A few years back m-commerce traffic surpassed desktop traffic and since then we've been sprinting toward total mobilization, but what we've failed to recognize are the residual effects such one-dimensional thinking can have on a multichannel network of commerce.
The result: system dissonance and an intercommunication deficit that has created a giant gap between merchant and consumer. Merchants now have the technology to transition from desktop to mobile, but the dialogue between the technologies is rudimentary, making for a less than ideal user experience (UX).
The global marketplace invents and abandons trends more rapidly than the seasons change, but one trend has developed into a marketplace imperative-unified commerce.
In theory, unified commerce is the cure-all to the disharmonious IT infrastructure that is plaguing retailers and offers merchants assurance that their business will come out on top.
UX THAT'S OUT OF THIS WORLD
In this era of global commerce, merchants were offered two options: raise the quality of their products to meet a new standard or accept defeat.
Consumers expect quality and they expect it at the right price. In recognizing this, merchants began closing the gaps between them and their competitors. Because brand distinctions inevitably dissipate as merchants recognize their shortcomings and take the necessary steps to eliminate them to meet the brand leader of their particular market segment.
As the brand distinctions dissipate within a heightened standard, consumer loyalty requires more than a reasonable price or a high-quality product. Consumers want an experience that evolves with their needs and demands.
Chetu defines unified commerce as: a centralized system of internal and consumer-facing software platforms seamlessly integrated across mobile, web, desktop, and POS.
Unified commerce is a state of interconnectivity between all brand channels, a way to navigate the paradox that exists in providing consistent, yet personalized service. Instituting a unified commerce model requires end-to-end integration services and a little bit of luck, because although it's evident there is a deficit, there is no clear way to reverse it.
Here's what we do know: both customers and retailers have high expectations for this model.
Consumers now expect an intelligent and interactive buying experience across all consumer engagement points.
To accomplish this, retailers must possess a mature platform where all facets of commerce communicate cohesively using…
A record of buying patterns and purchase history that provides personalized product suggestions
Real-time inventory management that any brand representative or customer can tap into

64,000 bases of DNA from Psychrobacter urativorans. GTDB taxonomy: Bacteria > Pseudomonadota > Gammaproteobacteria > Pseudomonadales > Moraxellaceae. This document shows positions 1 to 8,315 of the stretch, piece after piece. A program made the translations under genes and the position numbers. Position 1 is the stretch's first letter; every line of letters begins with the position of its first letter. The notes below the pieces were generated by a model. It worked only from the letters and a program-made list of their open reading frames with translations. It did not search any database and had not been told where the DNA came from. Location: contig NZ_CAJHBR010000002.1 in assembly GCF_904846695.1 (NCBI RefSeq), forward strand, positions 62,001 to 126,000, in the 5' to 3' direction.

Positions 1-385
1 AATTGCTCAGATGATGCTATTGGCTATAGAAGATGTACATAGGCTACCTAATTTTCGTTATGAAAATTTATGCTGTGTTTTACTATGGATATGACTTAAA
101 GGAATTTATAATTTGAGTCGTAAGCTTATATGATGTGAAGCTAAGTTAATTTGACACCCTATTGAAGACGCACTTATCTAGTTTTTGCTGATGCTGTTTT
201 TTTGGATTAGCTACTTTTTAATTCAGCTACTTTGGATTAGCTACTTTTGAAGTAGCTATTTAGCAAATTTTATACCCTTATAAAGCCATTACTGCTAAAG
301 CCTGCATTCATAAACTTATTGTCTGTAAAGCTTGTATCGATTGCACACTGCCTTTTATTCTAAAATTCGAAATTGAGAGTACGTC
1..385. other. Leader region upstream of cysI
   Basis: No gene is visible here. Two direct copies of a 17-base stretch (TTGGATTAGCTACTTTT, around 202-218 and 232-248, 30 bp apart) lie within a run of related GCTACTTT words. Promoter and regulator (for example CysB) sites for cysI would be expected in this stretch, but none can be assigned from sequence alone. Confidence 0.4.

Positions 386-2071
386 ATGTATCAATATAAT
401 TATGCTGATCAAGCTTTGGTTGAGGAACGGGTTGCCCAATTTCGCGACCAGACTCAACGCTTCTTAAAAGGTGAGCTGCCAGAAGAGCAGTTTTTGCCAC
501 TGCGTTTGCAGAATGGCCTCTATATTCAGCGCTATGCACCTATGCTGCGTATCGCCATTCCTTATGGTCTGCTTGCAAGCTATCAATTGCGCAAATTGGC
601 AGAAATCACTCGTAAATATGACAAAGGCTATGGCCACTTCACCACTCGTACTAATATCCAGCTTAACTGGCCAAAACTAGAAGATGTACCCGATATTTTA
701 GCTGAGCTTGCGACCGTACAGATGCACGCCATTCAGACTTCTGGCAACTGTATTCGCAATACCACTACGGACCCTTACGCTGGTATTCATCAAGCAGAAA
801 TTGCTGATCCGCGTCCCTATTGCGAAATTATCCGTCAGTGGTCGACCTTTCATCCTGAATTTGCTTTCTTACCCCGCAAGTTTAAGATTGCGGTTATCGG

Commerce platform that requires little to no IT support to navigate
Seamless channel-hopping-a unified UX across all channels, mobile, online and in-store.
Intuitive and seamless checkout, POS, and shopping cart
Extensive delivery and order fulfillment options, back in-stock notifications
You may be thinking, I've heard about this before, and wasn't it called omnichannel? Omnichannel is a similar school of thought to unified commerce, but with key differences.
The unified commerce model functions as a summation of its channels, as if the channels are the organs in a body and they are all working together to keep the body healthy (the body being the retailer). Whereas, the omnichannel model of commerce assumes each channel will operate separately, often devoid of communication.
As it turns out, the saying, "alone we can do so little, together we can do so much," applies to commerce models as well. Inevitably, each channel operates with greater efficiency if it maintains a constant dialogue with the other channels. This certainly comes into play when a consumer enters a store in search of a shirt they first reviewed on the m-commerce channel, but the store doesn't have the shirt in stock.
Unified commerce would provide the in-store brand representative with real-time inventory information, enabling the representative to place the order and deliver the shirt right to the consumer's doorstep. In this scenario, omnichannel would fail—the representative wouldn't be able to access the inventory management system, preventing the sale and leaving the consumer unfulfilled.
Ultimately, unified commerce is a door to consumer empowerment. If the consumer leaves fulfilled after visiting a marketplace for the first time, there is a greater opportunity for repeat business, the first step in building brand loyalty.
There is no question of whether or not unified commerce offers a superior consumer experience. It certainly raises retail standards to a new high, but why are merchants jumping at the opportunity to integrate their systems?
It makes their lives easier.
Merchants prefer unified commerce because the model…
As with any paradigm shift, there will be skeptics and there will be enthusiasts. Unfortunately, software providers have very little time to entertain any sort of skepticism. Within a five year period, the majority of retailers will adopt unified commerce.
Chetu, Inc. does not affect the opinion of this article. Any mention of specific names for software, companies or individuals does not constitute an endorsement from either party unless otherwise specified. All case studies and blogs are written with the full cooperation, knowledge and participation of the individuals mentioned. This blog should not be construed as legal advice.
Chetu was incorporated in 2000 and is headquartered in Florida. We deliver World-Class Software Development Solutions serving entrepreneurs to Fortune 500 clients. Our services include process and systems design, package implementation, custom development, business intelligence and reporting, systems integration, as well as testing, maintenance and support. Chetu's expertise spans across the entire IT spectrum.
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